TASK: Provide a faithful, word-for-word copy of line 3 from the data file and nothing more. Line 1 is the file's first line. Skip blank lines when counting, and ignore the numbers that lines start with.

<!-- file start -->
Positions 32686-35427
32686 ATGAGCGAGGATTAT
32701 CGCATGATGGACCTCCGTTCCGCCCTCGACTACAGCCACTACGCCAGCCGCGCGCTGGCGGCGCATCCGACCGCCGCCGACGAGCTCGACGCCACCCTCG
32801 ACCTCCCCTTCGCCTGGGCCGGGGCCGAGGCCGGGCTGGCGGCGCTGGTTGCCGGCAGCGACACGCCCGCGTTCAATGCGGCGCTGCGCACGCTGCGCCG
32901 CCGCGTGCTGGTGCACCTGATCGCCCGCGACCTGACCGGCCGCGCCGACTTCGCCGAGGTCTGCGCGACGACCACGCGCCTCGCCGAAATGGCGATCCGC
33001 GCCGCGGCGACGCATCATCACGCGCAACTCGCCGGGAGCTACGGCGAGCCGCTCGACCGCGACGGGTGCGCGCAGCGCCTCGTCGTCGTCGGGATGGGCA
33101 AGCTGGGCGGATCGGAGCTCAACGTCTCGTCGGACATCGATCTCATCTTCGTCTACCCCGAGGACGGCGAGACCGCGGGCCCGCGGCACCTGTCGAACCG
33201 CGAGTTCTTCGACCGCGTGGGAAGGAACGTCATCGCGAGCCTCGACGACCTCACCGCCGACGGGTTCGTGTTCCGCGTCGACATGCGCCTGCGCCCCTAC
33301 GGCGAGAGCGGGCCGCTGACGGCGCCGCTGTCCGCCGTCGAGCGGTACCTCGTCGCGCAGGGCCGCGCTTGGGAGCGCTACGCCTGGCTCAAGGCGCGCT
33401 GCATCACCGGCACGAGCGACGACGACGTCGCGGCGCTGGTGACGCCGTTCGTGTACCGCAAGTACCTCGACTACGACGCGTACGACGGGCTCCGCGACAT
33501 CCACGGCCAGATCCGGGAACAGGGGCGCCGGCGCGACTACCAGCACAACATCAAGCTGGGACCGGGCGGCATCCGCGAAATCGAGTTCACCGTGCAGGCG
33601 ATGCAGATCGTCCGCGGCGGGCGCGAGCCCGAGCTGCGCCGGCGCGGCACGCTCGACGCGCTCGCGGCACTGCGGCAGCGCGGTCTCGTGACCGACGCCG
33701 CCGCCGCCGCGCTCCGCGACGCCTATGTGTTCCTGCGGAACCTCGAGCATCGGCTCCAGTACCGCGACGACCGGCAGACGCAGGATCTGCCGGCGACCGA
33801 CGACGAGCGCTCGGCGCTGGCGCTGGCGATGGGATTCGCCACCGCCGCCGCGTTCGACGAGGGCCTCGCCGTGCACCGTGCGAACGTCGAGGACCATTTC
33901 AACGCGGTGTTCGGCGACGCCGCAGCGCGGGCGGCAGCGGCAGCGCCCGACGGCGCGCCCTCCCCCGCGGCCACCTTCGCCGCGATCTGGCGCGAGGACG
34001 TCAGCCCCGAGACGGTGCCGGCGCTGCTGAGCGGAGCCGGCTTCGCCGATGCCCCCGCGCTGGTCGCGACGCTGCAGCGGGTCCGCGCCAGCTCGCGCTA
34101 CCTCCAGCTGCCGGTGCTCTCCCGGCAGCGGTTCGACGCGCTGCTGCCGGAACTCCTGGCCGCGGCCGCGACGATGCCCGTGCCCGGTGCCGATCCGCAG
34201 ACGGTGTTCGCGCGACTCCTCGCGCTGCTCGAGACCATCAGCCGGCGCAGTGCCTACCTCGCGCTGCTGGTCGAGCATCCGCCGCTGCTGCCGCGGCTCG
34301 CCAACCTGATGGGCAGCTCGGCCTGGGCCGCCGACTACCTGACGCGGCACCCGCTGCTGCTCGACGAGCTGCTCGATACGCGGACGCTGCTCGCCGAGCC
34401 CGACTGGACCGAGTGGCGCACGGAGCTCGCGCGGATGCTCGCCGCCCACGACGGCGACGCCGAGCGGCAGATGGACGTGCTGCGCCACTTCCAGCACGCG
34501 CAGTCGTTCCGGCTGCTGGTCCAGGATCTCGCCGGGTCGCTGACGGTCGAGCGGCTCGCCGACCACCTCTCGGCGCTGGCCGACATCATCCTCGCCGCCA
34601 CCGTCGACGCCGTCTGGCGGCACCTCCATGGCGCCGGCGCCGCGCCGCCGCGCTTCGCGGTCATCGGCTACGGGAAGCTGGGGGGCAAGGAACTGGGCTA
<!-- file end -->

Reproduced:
32701 CGCATGATGGACCTCCGTTCCGCCCTCGACTACAGCCACTACGCCAGCCGCGCGCTGGCGGCGCATCCGACCGCCGCCGACGAGCTCGACGCCACCCTCG